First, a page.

Ending Chronic Homelessness: Strategies for Action. What Treatments and Services Are Effective?

03/01/2003

Responding to the needs of people who experience chronic homelessness poses significant challenges. Their needs include a broad range of services, from food, clothing and emergency shelter to treatment and income support, and cross many service systems.

However none of these services are as effective without safe, affordable housing. Years of federal demonstration programs and the experience of community and faith-based providers have shown what is effective in preventing and ending homelessness among people who have serious health and behavioral health disorders. Implementing evidence-based and promising practices is essential for a comprehensive, integrated service system that effectively reduces chronic homelessness.

The following services and treatment needs are organized into core and supportive services. The core services include those that are needed to move people from the streets into housing and to stabilize their conditions. The supportive services include those that are needed to reintegrate people into the community, such as with jobs, education and socialization. The full definitions for each of the services are presented in Appendix C. Appendix D lists representative published citations of the effectiveness for each service.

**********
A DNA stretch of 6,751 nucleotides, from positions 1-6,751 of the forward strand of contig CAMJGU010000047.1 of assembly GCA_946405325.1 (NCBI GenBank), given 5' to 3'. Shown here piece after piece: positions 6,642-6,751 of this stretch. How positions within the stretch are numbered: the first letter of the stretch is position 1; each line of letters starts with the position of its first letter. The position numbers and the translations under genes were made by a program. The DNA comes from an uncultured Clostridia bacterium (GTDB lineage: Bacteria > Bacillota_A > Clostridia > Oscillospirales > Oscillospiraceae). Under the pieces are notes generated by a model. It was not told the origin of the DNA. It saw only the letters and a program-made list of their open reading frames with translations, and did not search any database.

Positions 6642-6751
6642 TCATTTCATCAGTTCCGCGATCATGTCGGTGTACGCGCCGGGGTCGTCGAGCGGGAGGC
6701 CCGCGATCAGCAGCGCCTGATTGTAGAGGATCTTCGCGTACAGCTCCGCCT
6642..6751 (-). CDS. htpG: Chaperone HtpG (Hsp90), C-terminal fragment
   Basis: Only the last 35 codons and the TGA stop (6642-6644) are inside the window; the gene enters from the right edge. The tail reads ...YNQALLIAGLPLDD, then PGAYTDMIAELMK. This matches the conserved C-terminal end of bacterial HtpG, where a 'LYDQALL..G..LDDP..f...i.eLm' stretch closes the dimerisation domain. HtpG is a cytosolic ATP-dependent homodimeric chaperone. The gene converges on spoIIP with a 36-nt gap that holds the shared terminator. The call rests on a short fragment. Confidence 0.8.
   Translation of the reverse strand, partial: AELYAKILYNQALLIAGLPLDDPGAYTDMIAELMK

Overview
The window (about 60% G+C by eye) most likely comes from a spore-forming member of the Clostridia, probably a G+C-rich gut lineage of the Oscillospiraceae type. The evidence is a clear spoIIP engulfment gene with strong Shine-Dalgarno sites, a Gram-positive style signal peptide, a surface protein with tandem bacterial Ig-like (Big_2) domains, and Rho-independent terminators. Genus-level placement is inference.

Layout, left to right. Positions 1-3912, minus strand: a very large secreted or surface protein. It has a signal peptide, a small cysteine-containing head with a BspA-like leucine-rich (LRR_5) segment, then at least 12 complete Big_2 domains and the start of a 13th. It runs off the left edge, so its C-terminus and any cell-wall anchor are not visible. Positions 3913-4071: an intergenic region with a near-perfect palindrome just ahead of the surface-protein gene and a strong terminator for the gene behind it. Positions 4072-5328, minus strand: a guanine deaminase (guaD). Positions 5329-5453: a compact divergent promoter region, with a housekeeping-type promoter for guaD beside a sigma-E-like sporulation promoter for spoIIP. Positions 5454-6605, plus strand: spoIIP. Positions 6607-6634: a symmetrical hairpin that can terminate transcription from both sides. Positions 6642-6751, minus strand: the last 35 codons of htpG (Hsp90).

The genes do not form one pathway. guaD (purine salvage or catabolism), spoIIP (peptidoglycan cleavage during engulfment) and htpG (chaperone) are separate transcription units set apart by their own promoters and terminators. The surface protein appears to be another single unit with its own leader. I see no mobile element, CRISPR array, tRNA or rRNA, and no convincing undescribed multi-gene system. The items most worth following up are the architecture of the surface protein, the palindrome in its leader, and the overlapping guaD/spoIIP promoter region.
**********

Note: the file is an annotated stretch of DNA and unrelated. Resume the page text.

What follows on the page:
Core Services

  • Information and Referral
  • Outreach and Engagement
  • Health Related and Home Health Services, Including HIV/AIDS
  • Alcohol and Drug Abuse Services
  • Mental Health and Counseling Services
  • Inpatient Services
  • Supportive Case Management Services
  • Intensive Case Management Services
  • Income Management and Support
  • Residential Treatment Services
  • Discharge Planning

Supportive Services:

  • Life Skills Services
  • Child Care Services
  • Education and Training Services
  • Employment Services
  • Legal Services
  • Transportation Services

To be effective, these services must be accessible and provided in a coordinated and flexible manner. This includes the option of being offered in non-office based settings (e.g., on the street or in shelters) and during non-standard operating hours, being able to increase or decrease service levels to accommodate changing needs over time, and keeping case files open even during periods of inactivity so that eligibility does not have to be re-established when an individual is ready to engage or re-engage.

Providers need the flexibility to operate with a "no wrong door, no reject" policy, meaning that services are made available to individuals no matter where they enter the system and whether or not they are willing to accept specific interventions that may be indicated. In addition, strategies such as co-location of services not typically offered under the same roof can help reduce fragmentation and increase access to services.

 

HHS, HUD, and VA have agreed on the characteristics of persons experiencing chronic homelessness and use the following definition in their collaborations:

An unaccompanied homeless individual with a disabling condition who has either been continuously homeless for a year or has had at least four (4) episodes of homelessness in the past three (3) years.

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